With lots of confusing TV and phone terms such as 'qHD' and 'Quad HD' being thrown about haphazardly, we examine what the manufacturers really mean and negotiate the display resolution minefield.
The Samsung Galaxy Note 5 phone looks amazing. It’s the most impressive Galaxy Note we’ve seen to date. But what really blew us away was the 5.5-inch Quad HD screen. We just weren't able to spot any pixels on the panel.
But what is ‘Quad HD’ and does it have anything to do with the similarly-named qHD? Is it, as its name implies, four times as detailed as HD and therefore on par with 4K? The short answer is no. So let us explain what Quad HD really is - and why it’s got nothing to do with qHD or 4K.
What is Quad HD?
Quad HD is a less tongue-twisty name for WQHD, which stands for 'Wide Quad High Definition'. Catchy.
In terms of the number of pixels, WQHD is equivalent to 2560x1440. This is four times the number of pixels you get on a 720p HD panel, hence the name. It is most definitely not as good as 4K.
WQHD displays have a 16:9 aspect ratio, which means that widescreen content will look great on the Samsung Galaxy Note 5, and explains where the ‘W’ in WQHD comes from.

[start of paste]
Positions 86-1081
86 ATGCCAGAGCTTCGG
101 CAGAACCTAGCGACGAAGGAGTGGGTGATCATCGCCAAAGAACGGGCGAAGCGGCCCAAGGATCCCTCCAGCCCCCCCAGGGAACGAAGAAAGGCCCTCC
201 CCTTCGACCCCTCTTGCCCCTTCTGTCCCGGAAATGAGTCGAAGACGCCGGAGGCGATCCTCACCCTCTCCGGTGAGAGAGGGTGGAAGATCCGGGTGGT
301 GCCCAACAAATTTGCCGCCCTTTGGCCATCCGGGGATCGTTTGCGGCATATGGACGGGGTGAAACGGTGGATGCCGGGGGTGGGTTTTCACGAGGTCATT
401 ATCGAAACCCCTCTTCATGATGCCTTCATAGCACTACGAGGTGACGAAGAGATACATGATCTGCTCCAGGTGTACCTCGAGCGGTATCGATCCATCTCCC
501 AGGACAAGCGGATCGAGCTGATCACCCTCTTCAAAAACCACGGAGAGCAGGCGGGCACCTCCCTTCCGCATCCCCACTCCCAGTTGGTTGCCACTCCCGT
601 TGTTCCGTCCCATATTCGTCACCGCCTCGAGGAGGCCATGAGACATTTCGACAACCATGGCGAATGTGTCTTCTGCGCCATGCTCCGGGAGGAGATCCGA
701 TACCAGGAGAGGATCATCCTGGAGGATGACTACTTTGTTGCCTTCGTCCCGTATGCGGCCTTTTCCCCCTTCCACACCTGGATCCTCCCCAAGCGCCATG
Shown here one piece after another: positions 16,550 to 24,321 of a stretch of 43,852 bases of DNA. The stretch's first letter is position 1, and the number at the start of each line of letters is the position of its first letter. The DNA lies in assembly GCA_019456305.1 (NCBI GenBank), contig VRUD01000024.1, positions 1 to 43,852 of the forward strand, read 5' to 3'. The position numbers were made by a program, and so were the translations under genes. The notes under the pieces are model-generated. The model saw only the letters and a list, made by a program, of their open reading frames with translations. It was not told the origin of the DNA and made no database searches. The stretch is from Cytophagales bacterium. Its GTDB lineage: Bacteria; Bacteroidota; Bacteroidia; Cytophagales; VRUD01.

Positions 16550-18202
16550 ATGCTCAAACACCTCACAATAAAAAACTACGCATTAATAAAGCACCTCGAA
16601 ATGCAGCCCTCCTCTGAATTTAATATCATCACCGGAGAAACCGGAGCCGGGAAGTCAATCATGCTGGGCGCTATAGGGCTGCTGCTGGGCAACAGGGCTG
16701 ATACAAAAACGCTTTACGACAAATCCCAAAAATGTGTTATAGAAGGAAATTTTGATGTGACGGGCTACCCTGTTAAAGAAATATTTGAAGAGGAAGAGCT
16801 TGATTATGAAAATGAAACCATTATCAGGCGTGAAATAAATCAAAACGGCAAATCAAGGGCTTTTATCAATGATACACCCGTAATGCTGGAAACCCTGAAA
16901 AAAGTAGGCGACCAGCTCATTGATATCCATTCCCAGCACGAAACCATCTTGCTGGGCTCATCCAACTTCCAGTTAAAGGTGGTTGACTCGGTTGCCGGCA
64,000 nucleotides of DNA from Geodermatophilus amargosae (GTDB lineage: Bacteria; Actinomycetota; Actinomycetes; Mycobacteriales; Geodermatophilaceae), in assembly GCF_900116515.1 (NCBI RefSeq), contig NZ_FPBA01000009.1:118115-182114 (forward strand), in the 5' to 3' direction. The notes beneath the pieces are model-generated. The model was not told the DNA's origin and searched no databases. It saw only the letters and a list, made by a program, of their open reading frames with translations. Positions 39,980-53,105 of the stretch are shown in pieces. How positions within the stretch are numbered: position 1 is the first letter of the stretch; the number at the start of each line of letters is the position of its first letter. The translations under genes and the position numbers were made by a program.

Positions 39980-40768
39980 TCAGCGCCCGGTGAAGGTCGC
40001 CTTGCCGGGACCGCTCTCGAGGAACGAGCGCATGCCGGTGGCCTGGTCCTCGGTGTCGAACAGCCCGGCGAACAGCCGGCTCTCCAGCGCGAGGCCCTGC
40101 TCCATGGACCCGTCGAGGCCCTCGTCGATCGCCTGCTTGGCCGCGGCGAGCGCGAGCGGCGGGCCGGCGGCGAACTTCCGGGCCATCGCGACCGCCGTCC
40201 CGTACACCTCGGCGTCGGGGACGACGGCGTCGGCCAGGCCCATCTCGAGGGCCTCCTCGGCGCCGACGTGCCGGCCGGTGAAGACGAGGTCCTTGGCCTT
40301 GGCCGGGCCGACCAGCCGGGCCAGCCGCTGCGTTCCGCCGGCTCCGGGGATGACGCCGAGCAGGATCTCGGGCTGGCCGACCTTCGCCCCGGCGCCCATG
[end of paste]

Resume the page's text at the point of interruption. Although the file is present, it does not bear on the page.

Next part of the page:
Confusingly, you might see WQHD called ‘1440p’ or QHD, dispensing with the ‘W’.
What is qHD?
qHD stands for Quarter High Definition and is a display resolution of 960x540 - one-quarter of 1080p Full HD (1920x1080). Phones like the HTC Desire 601, the Samsung Galaxy S4 Mini and the Sony Xperia M2 have qHD screens.
Because of the similarity between qHD and QHD, it would be wise not to refer to QHD as QHD - only as WQHD or Quad HD.
What is 4K?
4K, or 4K Ultra HD to give it its full title, refers to resolutions of 3840x2160. This is four times as many pixels as 1080p Full HD (1920x1080).
This is why we think ‘Quad HD’ is a slightly confusing name - it’s too easy for people to mistake it for 4K.
4K Ultra HD is everywhere at the moment because the next generation of HD TV's will be coming with 4K resolution. While there’s not much to watch on a 4K TV right now, this hasn’t stopped TV manufacturers making truckloads of TV sets.
We’re also starting to most phones - the Samsung Galaxy S7, the Sony Xperia Z5, Apple iPhone 6s and the LG G5 - capable of recording 4K video at around 30fps (frames per second). This is pretty much a common feature of premium phones.
Hope that's helped sort out any confusion!